Adolescent idiopathic scoliosis (AIS) is a three-dimensional structural deformation of the spine and trunk with lateral shift and rotation of the vertebrae . Idiopathic scoliosis with curvature over 10° affects around 3% of children and adolescents. Idiopathic scoliosis occurs in otherwise healthy children and is often diagnosed at the time of the pubertal growth spurt. About one tenth develop a more aggressive variant leading to a more severe deformity of the spine and thorax . By early adulthood, the majority of patients with scoliosis suffer from back pain and if the curve progresses to be very large, even pulmonary dysfunction and psychological distress can occur .
In its mild form, idiopathic scoliosis is common and is not treated. In Sweden, screening occurs in school grade 4 (age 10–11) and in grade 7 or 8 (ages 13–14), and it can be estimated that at least 200,000 children are screened yearly by school nurses and physicians. The aim is to find the children with moderate scoliosis. These are often treated with a brace to prevent progression to severe scoliosis. More severe curves are treated with spinal fusion surgery. Surgical complications are few but if they occur, may be devastating, such as paraplegia . The spinal curve is corrected and fused with limitation in mobility as a result.
Several theories propose that during the adolescent period of skeletal growth, bone deformation may occur in the event of vertebral body weakness or an imbalance of muscle forces and joint flexibility . A recent review of literature concerning the association of low bone mineral density and idiopathic scoliosis reported generalized osteopenia and an osteoporosis prevalence of 20–38 percent . Adequate levels of self-mediated physical activity and intake of calcium and vitamin-D is a requirement for normal skeletal growth and development during childhood and adolescence. It is well documented that physical exercise is associated with improvements in not only muscle strength, aerobic fitness and motor development but also bone density which may help decrease the risk of osteopenic related bone deformation [7, 8].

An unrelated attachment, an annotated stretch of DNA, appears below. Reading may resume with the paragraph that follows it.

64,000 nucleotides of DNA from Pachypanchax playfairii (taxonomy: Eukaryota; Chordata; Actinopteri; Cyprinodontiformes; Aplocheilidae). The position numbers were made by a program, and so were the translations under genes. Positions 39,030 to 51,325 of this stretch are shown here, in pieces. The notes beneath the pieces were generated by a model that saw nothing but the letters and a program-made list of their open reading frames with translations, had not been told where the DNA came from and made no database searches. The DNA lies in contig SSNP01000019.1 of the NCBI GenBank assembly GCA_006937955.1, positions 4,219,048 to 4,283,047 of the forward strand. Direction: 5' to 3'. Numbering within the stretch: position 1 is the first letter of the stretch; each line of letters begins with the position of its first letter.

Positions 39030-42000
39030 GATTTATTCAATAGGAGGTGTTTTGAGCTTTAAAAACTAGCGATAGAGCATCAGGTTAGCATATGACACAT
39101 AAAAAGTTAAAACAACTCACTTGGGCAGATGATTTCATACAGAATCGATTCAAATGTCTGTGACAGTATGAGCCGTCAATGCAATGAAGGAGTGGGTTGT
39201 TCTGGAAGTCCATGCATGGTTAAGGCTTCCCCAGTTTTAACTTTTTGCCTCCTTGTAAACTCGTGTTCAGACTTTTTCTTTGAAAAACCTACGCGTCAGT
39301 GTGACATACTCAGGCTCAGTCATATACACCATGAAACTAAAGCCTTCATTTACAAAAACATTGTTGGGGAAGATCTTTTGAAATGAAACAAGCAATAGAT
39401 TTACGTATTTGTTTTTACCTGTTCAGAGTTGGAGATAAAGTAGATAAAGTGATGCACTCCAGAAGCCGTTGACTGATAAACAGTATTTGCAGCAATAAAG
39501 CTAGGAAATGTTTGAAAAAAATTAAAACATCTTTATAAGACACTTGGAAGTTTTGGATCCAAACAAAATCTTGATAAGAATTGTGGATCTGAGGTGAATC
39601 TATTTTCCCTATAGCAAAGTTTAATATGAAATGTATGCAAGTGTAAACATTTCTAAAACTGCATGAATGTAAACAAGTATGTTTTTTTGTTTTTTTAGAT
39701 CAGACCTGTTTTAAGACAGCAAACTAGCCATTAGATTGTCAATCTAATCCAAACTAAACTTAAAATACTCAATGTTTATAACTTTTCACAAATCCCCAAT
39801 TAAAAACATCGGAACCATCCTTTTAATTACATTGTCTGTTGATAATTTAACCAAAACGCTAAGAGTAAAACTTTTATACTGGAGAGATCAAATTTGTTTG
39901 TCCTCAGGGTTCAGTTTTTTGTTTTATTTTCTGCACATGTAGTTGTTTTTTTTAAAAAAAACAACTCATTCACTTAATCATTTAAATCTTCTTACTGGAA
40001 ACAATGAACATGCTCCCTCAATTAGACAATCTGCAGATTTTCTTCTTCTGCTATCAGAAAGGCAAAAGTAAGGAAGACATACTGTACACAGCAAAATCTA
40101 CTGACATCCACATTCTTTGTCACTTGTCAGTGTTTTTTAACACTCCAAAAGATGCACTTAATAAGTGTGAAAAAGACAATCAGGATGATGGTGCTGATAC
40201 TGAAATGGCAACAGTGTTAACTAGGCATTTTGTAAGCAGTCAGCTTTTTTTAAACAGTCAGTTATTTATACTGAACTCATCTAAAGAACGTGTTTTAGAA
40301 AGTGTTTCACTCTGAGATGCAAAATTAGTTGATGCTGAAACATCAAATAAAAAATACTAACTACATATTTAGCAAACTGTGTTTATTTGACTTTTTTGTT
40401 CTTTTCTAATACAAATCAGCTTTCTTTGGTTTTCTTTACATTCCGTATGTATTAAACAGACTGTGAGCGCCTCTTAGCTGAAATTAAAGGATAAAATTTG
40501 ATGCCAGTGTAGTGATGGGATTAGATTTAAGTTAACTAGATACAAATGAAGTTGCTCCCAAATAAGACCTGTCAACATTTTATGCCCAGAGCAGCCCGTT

Current guidelines from the International Scientific Society on Scoliosis Orthopaedic and Rehabilitation Treatment (SOSORT) recommend physical therapy from curve magnitudes >15° Cobb . Furthermore it is recommended that physical therapy and/or bracing of conservative treatment for AIS be implemented when curve magnitudes of 25-45° are apparent . Surgical intervention for AIS is generally first considered when curve magnitudes reach >50° . A recent systematic literature review of all available literature investigating the effectiveness of physical exercise in the treatment of AIS reported the results of 1 randomised controlled trial, 9 prospective cohort controlled trials, 8 prospective observational cohort studies and 2 retrospective cohort studies . Together, the studies provide an evidence base of limited scientific quality suggesting the efficacy of physical exercise in reducing the scoliosis progression. Improved scientific quality of future research will better define the evidence base effects of physical therapies .